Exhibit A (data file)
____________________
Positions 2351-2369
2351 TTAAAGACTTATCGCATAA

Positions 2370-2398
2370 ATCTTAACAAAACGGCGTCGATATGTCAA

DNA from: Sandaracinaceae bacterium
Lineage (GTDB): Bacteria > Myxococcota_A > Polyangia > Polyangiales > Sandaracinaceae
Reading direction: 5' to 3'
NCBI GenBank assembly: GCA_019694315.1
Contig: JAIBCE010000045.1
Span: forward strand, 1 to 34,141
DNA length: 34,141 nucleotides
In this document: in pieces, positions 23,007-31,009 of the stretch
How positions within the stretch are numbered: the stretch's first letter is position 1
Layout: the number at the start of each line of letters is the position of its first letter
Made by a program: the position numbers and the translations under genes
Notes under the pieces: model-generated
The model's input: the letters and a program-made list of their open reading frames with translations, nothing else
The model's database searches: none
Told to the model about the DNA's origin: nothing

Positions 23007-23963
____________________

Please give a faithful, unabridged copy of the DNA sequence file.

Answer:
Positions 2351-2369
2351 TTAAAGACTTATCGCATAA

Positions 2370-2398
2370 ATCTTAACAAAACGGCGTCGATATGTCAA

DNA from: Sandaracinaceae bacterium
Lineage (GTDB): Bacteria > Myxococcota_A > Polyangia > Polyangiales > Sandaracinaceae
Reading direction: 5' to 3'
NCBI GenBank assembly: GCA_019694315.1
Contig: JAIBCE010000045.1
Span: forward strand, 1 to 34,141
DNA length: 34,141 nucleotides
In this document: in pieces, positions 23,007-31,009 of the stretch
How positions within the stretch are numbered: the stretch's first letter is position 1
Layout: the number at the start of each line of letters is the position of its first letter
Made by a program: the position numbers and the translations under genes
Notes under the pieces: model-generated
The model's input: the letters and a program-made list of their open reading frames with translations, nothing else
The model's database searches: none
Told to the model about the DNA's origin: nothing

Positions 23007-23963